1 International Women’s Day March 1982
In a black-painted former city centre warehouse turned venue in Liverpool, called, oddly enough, The Warehouse, The Raincoats are singing a traditional Latin-American folk song a cappella. The song is the encore to a set honed in the wake of the all-female trio’s (plus assorted male and female drummers) previous two albums of lo-fi Ladbroke Grove squat-rock with a lyrical feminist bent, their self-named 1979 debut, which features an even more gender-bending take on The Kinks’ song ‘Lola’ than the original, and its smoother, more world-beat-inclined 1981 follow-up, ‘Odyshape’.
A live cassette recorded in New York, The Kitchen Tapes, will follow a year later, and a final album, Moving, in 1984, before The Raincoats fall prey to whatever things bands fall prey to. It will take more than a decade for Nirvana’s Kurt Cobain to bring The Raincoats into the spotlight once more. Tonight, however, with Gina Birch, Ana Da Silva and Vicky Aspinall lined up side by side at the front of the stage, it’s all harmony.
The Raincoats are followed by a poetry set from Bradford performance poet Joolz (Denby), with the more stridently abrasive mixed-sex sounds of The Au Pairs. As a show of strength of various shades of what a couple of decades later would be dubbed post-punk, the collective grasping of a radicalised DIY aesthetic is an inspiration. Especially at a time when another woman, UK Prime Minister Margaret Thatcher, would shortly be launching her face-saving defence of the Falkland Islands from Argentina that would effectively usher her Conservative government into a landslide second term a year later.
At Liverpool Warehouse, however, amidst a hand-me-down stew of fudge-fingered benefit-gig scratch-funk-reggae sisterhood, it’s the simple faltering purity of The Raincoats three voices joined as one collective body in a language not of its own that is most affecting. It’s honest, heartfelt, and done simply for the joy of it.
2 Thirty years on
On a Sunday night in late November 2011, in the basement of a former church in Glasgow’s West End, Muscles of Joy are launching their eponymous debut longish-playing record. The merchandise stall is selling vinyls and tote bags. Nothing unusual there, until you get closer. Off to one side, in the venue itself, there’s a screen showing looped animations throughout the evening. Support band Palms feature Sinead, former manic front-woman of Divorce, who has calmed down a bit since the split (but who got the kids?), and are awash with messy garage-band attitude and cool.
Muscles of Joy itself is a seven-strong all-woman body of song producing a concentrated chorale that’s untutored and instinctive, even as it’s performed with near military discipline, like a series of well-rehearsed chants and mantras for a ritual that’s both primitive and out of time, yet, like the vintage frocks the band wear, disarmingly, beguilingly, bang up to date. The musical backdrop to the layered harmonies is full of hypnotic repetitions pulsing through the passed-round array of accordion, melodica and ornate-looking percussion instruments that leave plenty of space between breaths that suggest that silence is a rhythm, too. Beyond this raging calm, the music occasionally erupts into busy flurries of pounding fury.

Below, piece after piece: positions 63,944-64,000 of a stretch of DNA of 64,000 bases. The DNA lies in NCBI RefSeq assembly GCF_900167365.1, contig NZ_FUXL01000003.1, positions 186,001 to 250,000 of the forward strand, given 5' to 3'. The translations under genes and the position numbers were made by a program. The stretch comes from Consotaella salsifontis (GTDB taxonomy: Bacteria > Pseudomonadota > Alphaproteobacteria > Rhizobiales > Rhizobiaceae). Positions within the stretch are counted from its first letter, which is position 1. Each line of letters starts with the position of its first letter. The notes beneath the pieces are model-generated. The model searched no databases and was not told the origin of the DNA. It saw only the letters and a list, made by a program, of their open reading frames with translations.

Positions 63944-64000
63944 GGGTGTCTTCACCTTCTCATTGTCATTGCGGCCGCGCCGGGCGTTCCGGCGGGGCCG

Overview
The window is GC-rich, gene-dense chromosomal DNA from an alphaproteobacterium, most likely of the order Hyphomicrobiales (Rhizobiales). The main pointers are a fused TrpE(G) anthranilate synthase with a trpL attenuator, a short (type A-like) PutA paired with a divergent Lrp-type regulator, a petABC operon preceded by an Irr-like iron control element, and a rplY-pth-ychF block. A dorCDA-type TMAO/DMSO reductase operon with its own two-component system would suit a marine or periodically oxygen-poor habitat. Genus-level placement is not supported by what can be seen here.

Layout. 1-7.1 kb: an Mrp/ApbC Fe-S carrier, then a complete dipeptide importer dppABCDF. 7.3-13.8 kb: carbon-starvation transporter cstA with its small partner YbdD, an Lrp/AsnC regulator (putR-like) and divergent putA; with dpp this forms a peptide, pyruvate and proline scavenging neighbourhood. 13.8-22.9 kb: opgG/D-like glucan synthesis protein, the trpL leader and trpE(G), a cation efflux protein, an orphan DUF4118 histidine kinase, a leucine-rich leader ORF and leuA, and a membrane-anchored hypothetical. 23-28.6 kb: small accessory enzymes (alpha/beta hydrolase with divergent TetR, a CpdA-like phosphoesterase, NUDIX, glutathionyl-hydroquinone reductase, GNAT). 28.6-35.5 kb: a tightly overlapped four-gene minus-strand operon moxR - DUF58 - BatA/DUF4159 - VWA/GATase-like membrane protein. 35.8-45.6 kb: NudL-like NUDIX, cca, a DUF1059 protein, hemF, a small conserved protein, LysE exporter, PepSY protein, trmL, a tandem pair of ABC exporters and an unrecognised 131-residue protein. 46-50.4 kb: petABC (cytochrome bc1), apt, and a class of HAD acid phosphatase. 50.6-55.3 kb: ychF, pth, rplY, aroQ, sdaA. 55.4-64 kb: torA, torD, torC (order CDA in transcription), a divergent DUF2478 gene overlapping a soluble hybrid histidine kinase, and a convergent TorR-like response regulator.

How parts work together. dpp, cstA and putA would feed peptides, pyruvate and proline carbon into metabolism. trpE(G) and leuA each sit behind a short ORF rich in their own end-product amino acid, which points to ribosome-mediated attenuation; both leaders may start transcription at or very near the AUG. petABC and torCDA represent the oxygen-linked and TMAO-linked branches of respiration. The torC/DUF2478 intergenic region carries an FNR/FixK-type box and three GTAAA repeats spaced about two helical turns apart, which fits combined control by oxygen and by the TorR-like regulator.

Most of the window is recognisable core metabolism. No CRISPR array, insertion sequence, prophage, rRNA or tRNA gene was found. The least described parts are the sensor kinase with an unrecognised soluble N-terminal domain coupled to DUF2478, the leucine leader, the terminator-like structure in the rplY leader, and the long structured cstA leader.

One of the songs played by the septet is a Venezuelan folk piece called ‘Field Protest’. Accompanied by home-made marching machines, it sounds both fierce and fragile. Physically, it looks like everyone on-stage is doing a shift down at the steamie, singing their way through the washing, drying and folding. Similarly performed in a language not of its own, Muscles of Joy’s acquired invocations channel some umbilical link to a shared past with another song performed three decades before. If the Latin-American folk-song The Raincoats sang was its call, ‘Field Protest’ is Muscles of Joy’s response.
3 Between The Raincoats and Muscles of Joy
Somewhere in-between The Raincoats and Muscles of Joy came Riot Grrrl and Chicks on Speed; Madonna, Girl Power and Lady Gaga too. Before, during and after were Maggie Nicols (nee Nichols), Julie Tippetts and Voice, the male/female vocal quartet formed by Nicols and Tippetts with Phil Minton and Brian Eley in 1975, releasing an eponymous album a year later. Of The Raincoats’ peers, The Slits, Kleenex/Lilliput, The Au Pairs, Delta 5, Lora Logic, Young Marble Giants, Linder of Ludus, occasional Flying Lizards vocalist and future professor of punk Vivien Goldman and others mentioned in Helen Reddington/McCookerybook’s 2007 book,The Lost Women of Rock Music: Female Musicians of the Punk Era, are all in the Muscles of Joy mix.
Muscles of Joy’s gynaecologically-inclined name not only recalls a coyer, but somehow more empowering take on The Slits, but also looks to Throbbing Gristle as a life-giving flesh-and-blood bed-fellow. Tellingly, Muscles of Joy supported Ari Up’s reignited Slits at its last ever Glasgow show in 2010 prior to Up’s untimely death several months later. The recent reappearance on the live scene of former Slit Viv Albertine suggests that particular flame is ongoing..
All of which, somehow, consciously or otherwise, has gone some way to influence, not just Muscles of Joy, but a fecund network of Glasgow-based female artist/musicians beyond them who put their voice at the centre of their practice. Aileen Campbell, Cara Tolmie, Sue Tompkins and Hanna Tuulikki are all more than averse to shouting out loud one way or another. Susan Phillipsz, of course, was heard but not seen on the banks of the Clyde at Glasgow International 2010, then later at the Turner Prize, before reimagining the One O’ Clock Gun with her own voice at Edinburgh Art Festival 2012. Campbell is a member of Glasgow Improvisers Orchestra, who worked and recorded with Edinburgh-born Nicols at the annual GIO festival. Nicols will appear at GIO’s tenth anniversary festival in November 2012.